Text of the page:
Pubdate: Tue, 22 Mar 2016
Source: Sacramento Bee (CA)
Copyright: 2016 Associated Press
Author: Kristen Wyatt, Associated Press


DENVER (AP) - Marijuana is a political debate, not a legal one - for now.

The U.S. Supreme Court announced Monday that it won't consider a 
lawsuit filed by two other states challenging Colorado's pot law. But 
lawyers say that Nebraska and Oklahoma officials could pursue other 
legal challenges down the road.

For now, the many states considering pot laws this year won't have 
immediate guidance from the nation's high court about whether they're 
free to flout federal drug law by regulating the drug.

Instead, the 26 states and Washington, D.C., that allow marijuana for 
medical or recreational purposes don't have any immediate roadblocks 
on their marijuana laws.

Nebraska's attorney general said Monday that his state would consider 
trying again to challenge Colorado's pot law, just not directly to 
the nation's highest court.

"What it basically tells us is to go forth in the federal district 
court to start off the lawsuit," Nebraska Attorney General Doug Peterson said.

A lawsuit by some Nebraska and Kansas law enforcement officials was 
dismissed last month by a federal court in Denver.

"It doesn't mean that all the legal wrangling is done," said Sam 
Kamin, a law professor at the University of Denver who studies drug law.

"It just means that for a case to end up before the Supreme Court 
before we have a new president is extremely unlikely."

Marijuana legalization advocates immediately seized on the Supreme 
Court's announcement as a signal that states are free to legalize 
marijuana if they wish.

"States have every right to regulate the cultivation and sale of 
marijuana, just as Nebraska and Oklahoma have the right to maintain 
their failed prohibition policies," said Mason Tvert, spokesman for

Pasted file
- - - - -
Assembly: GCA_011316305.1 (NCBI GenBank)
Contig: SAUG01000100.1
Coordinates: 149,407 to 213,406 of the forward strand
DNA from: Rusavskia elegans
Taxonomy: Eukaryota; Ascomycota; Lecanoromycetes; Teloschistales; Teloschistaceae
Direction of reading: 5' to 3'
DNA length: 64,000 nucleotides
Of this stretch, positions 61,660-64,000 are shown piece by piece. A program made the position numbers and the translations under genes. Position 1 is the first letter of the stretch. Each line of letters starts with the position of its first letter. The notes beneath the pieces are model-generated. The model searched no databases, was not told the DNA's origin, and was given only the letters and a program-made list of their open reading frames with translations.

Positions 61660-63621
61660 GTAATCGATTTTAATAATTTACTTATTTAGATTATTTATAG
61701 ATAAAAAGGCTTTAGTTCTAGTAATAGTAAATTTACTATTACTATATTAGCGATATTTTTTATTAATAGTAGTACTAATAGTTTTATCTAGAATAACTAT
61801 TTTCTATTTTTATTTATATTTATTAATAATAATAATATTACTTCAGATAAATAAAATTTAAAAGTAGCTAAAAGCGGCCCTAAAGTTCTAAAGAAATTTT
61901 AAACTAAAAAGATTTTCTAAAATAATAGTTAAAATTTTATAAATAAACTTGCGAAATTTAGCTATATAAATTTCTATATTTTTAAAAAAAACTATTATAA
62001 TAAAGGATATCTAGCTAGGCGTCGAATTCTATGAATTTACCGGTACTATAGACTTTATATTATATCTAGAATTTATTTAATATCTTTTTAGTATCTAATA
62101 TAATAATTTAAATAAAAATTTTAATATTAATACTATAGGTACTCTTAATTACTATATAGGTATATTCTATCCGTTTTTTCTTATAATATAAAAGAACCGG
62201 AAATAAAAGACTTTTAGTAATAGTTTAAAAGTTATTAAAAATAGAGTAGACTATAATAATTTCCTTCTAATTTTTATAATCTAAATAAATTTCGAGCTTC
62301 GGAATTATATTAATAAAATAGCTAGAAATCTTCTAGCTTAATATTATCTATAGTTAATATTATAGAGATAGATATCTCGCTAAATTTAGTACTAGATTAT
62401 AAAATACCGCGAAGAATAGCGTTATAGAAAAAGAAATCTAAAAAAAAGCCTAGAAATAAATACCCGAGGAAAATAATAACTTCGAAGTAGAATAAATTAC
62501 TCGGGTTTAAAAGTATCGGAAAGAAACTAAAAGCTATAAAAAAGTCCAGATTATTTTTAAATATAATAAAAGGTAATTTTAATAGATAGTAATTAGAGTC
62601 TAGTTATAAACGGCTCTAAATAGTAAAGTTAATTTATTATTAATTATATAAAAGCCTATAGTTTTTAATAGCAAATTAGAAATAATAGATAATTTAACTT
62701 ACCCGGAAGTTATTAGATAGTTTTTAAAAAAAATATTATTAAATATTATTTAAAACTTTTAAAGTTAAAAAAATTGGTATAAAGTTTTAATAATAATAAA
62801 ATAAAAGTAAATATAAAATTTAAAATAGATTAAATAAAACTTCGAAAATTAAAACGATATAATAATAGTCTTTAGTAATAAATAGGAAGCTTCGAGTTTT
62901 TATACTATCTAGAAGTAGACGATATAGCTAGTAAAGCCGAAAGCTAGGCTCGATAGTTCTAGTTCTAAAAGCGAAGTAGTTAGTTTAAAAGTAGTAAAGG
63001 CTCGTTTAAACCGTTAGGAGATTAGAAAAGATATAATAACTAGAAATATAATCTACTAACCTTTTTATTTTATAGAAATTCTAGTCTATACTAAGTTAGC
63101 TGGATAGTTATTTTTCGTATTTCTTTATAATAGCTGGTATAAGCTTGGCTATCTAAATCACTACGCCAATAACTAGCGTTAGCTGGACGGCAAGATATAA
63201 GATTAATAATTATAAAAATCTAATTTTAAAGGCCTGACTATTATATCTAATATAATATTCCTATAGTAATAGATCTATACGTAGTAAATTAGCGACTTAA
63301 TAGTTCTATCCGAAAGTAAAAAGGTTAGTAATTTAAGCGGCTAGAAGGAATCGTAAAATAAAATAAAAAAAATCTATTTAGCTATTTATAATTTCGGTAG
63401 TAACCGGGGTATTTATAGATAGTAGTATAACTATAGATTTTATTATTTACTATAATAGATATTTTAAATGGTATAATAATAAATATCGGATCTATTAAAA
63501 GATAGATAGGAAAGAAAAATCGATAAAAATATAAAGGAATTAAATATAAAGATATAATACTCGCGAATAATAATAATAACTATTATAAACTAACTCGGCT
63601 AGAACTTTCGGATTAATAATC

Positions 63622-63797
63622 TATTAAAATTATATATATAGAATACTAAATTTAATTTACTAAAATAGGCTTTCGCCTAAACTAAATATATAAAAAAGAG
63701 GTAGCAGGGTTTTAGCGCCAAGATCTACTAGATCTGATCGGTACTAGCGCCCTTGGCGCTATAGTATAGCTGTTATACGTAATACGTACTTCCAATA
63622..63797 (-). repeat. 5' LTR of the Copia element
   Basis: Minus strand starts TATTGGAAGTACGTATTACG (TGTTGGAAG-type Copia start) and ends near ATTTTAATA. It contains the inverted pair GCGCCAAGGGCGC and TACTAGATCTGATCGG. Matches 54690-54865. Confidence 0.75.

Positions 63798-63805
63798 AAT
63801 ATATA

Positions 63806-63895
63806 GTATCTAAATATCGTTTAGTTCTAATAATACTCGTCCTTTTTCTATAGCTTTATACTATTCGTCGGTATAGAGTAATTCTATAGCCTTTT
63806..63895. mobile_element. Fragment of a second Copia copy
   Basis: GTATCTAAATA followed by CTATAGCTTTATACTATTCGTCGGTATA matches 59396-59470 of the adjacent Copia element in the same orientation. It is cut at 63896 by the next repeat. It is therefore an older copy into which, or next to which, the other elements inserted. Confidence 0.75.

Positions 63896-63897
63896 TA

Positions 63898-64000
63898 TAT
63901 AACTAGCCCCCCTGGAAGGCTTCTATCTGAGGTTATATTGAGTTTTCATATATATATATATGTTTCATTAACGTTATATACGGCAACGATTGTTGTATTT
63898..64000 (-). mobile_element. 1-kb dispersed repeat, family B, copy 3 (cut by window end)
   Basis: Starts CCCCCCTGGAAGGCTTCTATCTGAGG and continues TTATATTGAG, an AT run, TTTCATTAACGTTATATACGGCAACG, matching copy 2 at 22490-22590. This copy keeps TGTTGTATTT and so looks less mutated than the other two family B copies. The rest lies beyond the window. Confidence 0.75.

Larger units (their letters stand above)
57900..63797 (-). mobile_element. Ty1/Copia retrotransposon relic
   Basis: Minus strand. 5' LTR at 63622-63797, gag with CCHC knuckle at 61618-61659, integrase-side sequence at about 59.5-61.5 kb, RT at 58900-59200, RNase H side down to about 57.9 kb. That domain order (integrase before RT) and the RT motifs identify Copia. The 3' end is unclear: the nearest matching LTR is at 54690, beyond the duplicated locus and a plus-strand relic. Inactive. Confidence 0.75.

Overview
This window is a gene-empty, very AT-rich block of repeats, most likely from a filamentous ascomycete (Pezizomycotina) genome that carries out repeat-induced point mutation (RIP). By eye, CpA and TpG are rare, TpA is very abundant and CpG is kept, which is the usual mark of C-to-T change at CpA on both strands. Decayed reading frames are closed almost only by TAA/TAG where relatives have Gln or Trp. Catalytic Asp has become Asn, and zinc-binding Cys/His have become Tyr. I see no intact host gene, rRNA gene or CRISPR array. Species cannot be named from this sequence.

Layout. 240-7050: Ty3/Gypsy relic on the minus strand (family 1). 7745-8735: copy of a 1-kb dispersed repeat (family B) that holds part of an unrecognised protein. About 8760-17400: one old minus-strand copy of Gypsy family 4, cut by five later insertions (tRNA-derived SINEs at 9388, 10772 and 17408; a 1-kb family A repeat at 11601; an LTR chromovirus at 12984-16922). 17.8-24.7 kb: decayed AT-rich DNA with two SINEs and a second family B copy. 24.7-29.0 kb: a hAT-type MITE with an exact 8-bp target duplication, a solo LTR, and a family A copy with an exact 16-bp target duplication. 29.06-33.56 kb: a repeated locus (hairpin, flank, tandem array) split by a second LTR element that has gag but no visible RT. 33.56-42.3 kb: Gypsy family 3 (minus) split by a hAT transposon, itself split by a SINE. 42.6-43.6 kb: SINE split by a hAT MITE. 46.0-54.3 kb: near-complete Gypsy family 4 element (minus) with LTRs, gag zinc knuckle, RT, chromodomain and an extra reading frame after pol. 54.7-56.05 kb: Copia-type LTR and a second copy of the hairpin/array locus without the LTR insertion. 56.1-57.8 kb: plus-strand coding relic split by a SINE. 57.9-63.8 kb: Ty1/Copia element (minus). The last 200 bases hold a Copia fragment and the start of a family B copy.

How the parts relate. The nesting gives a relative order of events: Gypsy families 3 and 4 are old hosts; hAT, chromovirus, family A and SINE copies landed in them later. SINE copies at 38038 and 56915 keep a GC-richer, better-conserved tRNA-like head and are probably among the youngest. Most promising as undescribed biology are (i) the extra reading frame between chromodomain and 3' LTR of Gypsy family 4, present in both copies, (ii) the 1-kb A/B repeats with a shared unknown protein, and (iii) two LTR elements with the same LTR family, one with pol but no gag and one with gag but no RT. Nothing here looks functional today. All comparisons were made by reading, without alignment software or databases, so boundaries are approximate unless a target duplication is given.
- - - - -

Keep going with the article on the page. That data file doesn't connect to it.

the Marijuana Policy Project.

"Colorado has done more to control marijuana than just about any 
other state in the nation. It will continue to set an example for 
other states that are considering similar laws in legislatures and at 
the ballot box."

But Colorado officials weren't so sure. Colorado Attorney General 
Cynthia Coffman, a Republican who opposes legal weed, said that while 
Nebraska and Oklahoma chose the wrong legal approach, pot is very 
much a question in need of federal guidance.

"The legal questions surrounding (marijuana) still require stronger 
leadership from Washington," Coffman said in a statement Monday.

There is a pending federal lawsuit challenging Colorado's pot law, 
though the plaintiffs aren't from Nebraska or Oklahoma.

Two southern Colorado residents last year sued a neighboring 
marijuana company, saying the business violates federal drug law and 
should be blocked. The residents are represented by the 
Washington-based Safe Streets Alliance, which seeks to have a federal 
court throw out the state's entire regulated marijuana industry. A 
Denver District Court judge dismissed that lawsuit on Monday, though 
the plaintiffs could still challenge state officials in federal appeals court.

Associated Press Writer Anna Gronewold in Lincoln, Nebraska, 
contributed to this report.
- ---
MAP posted-by: Jay Bergstrom